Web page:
The last time a reboot really impressed me was with Ron Moore's Battlestar Galactica

And while this film can't compare to my childhood memories of Monster Zero, for my money, it's nevertheless the best Godzilla film ever made, and the most surprising and delightful cinematic experience of the year.*

I never, ever thought I'd say that about a Godzilla flick. 

Will wonders never cease?

Highly recommended. See it in IMAX, even. It's worth it! 

*To be fair, I haven't actually been to the theatre much this year...

Friday 8 December 2023

Max Zing interior cover

interior cover of max zing

His adventures aren't really that sedentary. 

Check them out over on Amazon!

Thursday 7 December 2023

Friday 24 November 2023

From Voyager to For All Mankind: Ronald D. Moore's fabulous forays into the cosmos

For All Mankind hero image

For All Mankind
 season one is superb TV. 

It's one of the best sci-fi shows out there. Maybe one of the best shows on TV currently, period, and for a number of reasons. 

They say with good writing, you:

1) Create characters people love.

2) Put those characters through sheer hell.

FAM does exactly that. 

The cast of characters is nuanced, diverse and easy to root for. Rather than engaging in easy breezy cynicism, it displays the resilience, courage and adaptability of humanity. And yet, these are no idealized supermen: they struggle with their own flaws and weaknesses, often being forced to acknowledge their own imperfections in order to better collaborate with others.

This is the latest foray into the cosmos by the extraordinary show runner Ronald D. Moore. Every time he gets both more brilliant, and closer and closer to reality. 

He started his career submitting spec scripts to Star Trek (his favourite show), and on the strength of those, got into the writer's room of The Next Generation. That is no easy feat. From there, he went to the more serialized Deep Space Nine; where he wrote some of its best and most memorable episodes.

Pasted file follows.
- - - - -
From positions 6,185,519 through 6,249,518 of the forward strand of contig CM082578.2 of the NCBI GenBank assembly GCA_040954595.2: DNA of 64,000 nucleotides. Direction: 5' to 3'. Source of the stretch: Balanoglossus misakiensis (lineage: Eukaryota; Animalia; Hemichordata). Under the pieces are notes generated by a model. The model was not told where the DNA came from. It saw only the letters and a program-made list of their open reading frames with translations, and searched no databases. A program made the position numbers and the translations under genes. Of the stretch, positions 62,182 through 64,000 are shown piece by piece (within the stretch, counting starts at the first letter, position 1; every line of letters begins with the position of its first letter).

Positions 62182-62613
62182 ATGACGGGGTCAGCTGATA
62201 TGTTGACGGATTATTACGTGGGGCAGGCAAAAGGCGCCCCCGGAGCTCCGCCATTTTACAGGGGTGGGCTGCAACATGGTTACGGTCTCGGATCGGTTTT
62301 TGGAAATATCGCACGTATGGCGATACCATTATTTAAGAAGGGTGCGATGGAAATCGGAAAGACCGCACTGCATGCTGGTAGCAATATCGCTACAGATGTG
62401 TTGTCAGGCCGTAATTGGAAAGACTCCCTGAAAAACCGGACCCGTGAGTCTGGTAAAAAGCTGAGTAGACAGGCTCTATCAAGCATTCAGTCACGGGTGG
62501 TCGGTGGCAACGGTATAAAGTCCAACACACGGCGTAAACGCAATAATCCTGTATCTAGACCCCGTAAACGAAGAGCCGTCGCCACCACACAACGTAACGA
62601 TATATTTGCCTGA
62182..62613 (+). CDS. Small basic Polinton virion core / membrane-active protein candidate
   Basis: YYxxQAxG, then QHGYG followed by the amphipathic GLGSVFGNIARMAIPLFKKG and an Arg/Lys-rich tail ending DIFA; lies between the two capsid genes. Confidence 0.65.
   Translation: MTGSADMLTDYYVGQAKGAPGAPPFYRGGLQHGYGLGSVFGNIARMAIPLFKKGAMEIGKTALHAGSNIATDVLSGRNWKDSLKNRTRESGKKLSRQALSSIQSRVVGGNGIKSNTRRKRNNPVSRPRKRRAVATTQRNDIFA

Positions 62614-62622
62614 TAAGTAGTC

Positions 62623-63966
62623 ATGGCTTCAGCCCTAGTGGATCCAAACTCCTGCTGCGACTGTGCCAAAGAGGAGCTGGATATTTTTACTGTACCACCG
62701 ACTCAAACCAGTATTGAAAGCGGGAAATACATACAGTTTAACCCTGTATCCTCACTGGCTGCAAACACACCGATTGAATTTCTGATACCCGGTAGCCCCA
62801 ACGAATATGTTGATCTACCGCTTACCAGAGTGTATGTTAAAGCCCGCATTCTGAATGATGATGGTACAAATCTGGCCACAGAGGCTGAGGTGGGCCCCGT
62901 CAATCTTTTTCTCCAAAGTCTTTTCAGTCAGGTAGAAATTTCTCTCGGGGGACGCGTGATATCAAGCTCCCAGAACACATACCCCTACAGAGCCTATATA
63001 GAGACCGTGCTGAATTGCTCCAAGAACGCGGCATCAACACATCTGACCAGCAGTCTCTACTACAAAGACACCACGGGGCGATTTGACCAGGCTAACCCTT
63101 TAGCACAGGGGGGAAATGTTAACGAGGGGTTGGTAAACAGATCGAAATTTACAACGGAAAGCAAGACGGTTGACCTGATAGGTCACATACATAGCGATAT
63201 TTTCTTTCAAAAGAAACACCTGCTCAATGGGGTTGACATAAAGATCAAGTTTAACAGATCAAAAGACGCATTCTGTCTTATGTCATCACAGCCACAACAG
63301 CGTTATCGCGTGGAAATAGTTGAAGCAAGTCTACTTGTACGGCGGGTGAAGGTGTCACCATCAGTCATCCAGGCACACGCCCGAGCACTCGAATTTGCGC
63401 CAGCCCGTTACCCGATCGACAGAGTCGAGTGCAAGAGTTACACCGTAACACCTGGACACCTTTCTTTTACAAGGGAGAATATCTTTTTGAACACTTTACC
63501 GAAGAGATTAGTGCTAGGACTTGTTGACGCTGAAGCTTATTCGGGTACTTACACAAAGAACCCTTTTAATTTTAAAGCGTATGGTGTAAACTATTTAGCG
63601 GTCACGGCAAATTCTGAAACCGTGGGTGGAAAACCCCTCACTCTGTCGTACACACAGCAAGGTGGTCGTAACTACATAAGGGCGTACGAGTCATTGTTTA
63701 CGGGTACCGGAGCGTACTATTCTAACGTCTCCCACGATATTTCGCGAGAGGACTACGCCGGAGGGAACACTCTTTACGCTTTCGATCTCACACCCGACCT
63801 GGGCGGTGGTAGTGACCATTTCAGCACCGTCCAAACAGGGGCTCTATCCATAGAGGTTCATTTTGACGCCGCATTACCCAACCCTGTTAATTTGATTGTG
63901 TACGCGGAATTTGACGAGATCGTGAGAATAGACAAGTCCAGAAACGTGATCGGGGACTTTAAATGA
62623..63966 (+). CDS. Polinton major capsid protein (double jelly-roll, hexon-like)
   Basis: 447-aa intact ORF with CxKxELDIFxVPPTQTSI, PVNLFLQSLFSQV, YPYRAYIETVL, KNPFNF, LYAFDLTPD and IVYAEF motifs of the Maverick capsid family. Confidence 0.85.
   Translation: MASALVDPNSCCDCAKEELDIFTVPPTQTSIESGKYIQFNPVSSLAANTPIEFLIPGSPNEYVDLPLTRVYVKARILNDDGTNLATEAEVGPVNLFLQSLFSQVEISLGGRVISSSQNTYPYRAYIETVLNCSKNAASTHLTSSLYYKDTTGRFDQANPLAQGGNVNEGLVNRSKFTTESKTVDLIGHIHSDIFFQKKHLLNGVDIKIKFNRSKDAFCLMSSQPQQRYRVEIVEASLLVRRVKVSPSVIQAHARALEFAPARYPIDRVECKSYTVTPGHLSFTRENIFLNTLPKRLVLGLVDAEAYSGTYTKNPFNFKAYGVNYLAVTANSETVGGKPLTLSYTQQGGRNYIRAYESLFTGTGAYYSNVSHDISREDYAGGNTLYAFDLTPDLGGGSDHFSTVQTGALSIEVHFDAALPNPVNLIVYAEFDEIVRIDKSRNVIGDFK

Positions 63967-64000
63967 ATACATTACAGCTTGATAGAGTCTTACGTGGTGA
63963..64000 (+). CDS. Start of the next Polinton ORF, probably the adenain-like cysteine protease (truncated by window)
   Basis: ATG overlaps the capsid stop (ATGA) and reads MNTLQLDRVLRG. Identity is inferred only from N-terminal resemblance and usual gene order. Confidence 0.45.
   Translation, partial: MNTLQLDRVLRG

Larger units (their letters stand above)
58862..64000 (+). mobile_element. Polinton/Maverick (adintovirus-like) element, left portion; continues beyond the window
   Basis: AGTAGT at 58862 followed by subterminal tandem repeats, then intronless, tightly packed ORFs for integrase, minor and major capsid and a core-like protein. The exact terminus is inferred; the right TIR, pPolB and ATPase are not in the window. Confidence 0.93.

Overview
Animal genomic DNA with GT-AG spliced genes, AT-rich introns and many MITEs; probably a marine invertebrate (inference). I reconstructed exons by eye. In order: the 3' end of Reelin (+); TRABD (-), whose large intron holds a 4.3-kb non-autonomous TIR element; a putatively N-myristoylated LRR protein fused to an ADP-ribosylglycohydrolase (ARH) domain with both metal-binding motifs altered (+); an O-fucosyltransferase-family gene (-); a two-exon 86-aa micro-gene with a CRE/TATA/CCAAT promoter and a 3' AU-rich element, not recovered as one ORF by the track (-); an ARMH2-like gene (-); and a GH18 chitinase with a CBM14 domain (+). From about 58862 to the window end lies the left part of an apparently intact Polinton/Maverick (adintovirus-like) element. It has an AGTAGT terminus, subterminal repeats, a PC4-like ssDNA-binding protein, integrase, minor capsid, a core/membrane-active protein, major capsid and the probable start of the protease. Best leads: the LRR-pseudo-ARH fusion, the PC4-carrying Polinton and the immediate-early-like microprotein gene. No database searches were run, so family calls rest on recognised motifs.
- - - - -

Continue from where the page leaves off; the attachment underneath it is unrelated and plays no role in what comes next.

He followed that up with a very brief stint on Voyager. Unfortunately, he hated it, and quickly bounced. In an interview, he didn't hold any punches: Voyager failed to fulfill the promise of the premise.

the other voyager
Not this Voyager, the other one

"I just don't understand why it doesn't even believe in itself. Examine the fundamental premise of VOYAGER: A starship chases a bunch of renegades. Both ships are flung to the opposite side of the galaxy. The renegades are forced to come aboard Voyager. They all have to live together on their way home, which is going to take a century or whatever they set up in the beginning. 

I thought, This is a good premise. That's interesting. Get them away from all the familiar STAR TREK aliens, throw them out into a whole new section of space where anything can happen. Lots of situations for conflict among the crew. The premise has a lot of possibilities. 

...This ship was going to have problems. It wasn't going to have unlimited sources of energy. It wasn't going to have all the doodads of the Enterprise. It was going to be rougher, fending for themselves more, having to trade to get supplies that they want. 

That didn't happen. 

It doesn't happen at all, and it's a lie to the audience. I think the audience intuitively knows when something is true and something is not true. VOYAGER is not true. If it were true, the ship would not look spick-and-span every week, after all these battles it goes through. How many times has the bridge been destroyed? How many shuttlecrafts have vanished, and another one just comes out of the oven?